We told you Australia had bottomed out. Logic has penetrated their camp and infected a handful of people. We’re worried it might spread.
First of all, Ed Cowan comes into the side (or “Cricket With Balls’ own Eddie Cowan” as Jarrod would have us refer to him). He replaces Phillip Hughes, meaning Australia have added a batsman to their team. Cowan’s season has therefore been as successful as his book about last season. This contrasts sharply with the man we always thought would be opening for Australia around this point in time.
Phil Jaques has only played two matches for New South Wales this season. Triple back surgery rather stalled his career and he’s never really got back to playing how he once did. Even worse, he’s now suffered the ignominy of having hit an eye-catching fifty in the Big Bash. And he’ll be turning out for Yorkshire next year, the poor sod.
Another with back problems is Shaun Marsh. He returns to the Australia squad as well, which is eminently sensible, because Shaun Marsh is ace. They are talking about not picking him however, which is reassuring. Maybe someone will develop an antidote to logic that can be used before too many people are afflicted.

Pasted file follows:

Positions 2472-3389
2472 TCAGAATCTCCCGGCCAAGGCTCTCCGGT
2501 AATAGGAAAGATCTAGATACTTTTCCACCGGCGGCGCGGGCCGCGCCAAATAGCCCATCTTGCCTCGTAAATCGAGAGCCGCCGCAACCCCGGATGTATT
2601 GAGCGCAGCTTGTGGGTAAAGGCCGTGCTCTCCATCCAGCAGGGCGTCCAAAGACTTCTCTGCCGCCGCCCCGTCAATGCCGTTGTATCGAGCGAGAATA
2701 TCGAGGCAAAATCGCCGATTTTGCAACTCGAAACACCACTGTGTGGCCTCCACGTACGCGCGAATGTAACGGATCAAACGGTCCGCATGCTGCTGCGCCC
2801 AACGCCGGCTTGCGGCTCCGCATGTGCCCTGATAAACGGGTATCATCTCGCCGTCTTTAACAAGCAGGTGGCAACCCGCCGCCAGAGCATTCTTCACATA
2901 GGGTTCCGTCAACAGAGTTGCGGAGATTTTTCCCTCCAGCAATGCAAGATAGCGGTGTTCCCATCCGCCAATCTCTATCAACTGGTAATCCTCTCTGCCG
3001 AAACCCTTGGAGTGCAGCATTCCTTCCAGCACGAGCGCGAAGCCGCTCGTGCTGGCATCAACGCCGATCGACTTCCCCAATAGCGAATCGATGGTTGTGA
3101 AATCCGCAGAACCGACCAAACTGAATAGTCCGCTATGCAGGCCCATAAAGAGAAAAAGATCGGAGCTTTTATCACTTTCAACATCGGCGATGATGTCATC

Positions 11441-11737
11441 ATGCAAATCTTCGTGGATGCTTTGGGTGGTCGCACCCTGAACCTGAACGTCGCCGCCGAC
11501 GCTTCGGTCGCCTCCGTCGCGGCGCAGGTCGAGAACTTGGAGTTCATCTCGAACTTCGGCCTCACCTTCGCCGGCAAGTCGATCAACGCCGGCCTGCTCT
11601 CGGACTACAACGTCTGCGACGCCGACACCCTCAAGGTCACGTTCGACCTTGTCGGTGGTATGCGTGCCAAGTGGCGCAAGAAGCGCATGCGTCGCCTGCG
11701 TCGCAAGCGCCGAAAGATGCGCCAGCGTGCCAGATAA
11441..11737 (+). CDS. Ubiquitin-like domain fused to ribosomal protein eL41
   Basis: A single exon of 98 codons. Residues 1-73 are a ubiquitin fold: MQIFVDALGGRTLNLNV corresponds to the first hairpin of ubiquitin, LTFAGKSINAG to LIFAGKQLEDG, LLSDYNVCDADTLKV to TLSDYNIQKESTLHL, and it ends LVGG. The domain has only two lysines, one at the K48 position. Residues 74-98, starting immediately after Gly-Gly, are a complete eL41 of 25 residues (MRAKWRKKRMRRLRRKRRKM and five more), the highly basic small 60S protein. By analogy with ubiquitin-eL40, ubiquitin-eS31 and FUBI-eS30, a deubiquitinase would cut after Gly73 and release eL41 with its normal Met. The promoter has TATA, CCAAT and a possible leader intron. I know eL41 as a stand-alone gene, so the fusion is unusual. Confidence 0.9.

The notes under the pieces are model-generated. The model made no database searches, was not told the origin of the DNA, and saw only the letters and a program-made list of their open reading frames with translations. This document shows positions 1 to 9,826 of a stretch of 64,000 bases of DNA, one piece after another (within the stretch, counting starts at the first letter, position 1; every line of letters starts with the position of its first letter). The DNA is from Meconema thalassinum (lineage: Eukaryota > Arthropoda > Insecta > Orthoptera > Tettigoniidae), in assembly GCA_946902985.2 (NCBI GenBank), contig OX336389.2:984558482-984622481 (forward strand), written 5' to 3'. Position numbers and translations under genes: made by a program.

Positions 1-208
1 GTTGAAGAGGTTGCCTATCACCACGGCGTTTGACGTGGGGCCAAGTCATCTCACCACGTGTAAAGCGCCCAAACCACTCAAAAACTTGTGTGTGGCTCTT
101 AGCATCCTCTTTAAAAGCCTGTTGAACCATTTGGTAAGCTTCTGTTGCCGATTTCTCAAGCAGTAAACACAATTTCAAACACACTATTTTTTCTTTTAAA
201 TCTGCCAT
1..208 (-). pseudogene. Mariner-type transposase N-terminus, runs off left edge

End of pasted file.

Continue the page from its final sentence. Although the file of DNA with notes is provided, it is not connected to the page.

A reliable and organised Pakistan cricket team is essentially just a theoretical construct. Nevertheless, Misbah-ul-Haq has got them about as close as they ever get.
In recent months, they’ve reached a state of solidity they rarely experience. They’re scoring runs, they’re taking wickets and they’re winning pretty much all of their matches. The first Test defeat in the West Indies is their only real blemish since the World Cup and if they haven’t played the toughest opposition, there’s also the fact that the opposition has little impact on win/loss ratios for Pakistan – they seem perfectly happy to beat South Africa and then lose to the Faroe Islands under-11s in their next match.
Nothing scares the other Test nations quite like the rare occasions when Pakistan’s chickens retain their heads and stand still for a bit. They know that were Pakistan to stop deliberately quaffing poison for even just five minutes then no side could even hope to compete with them.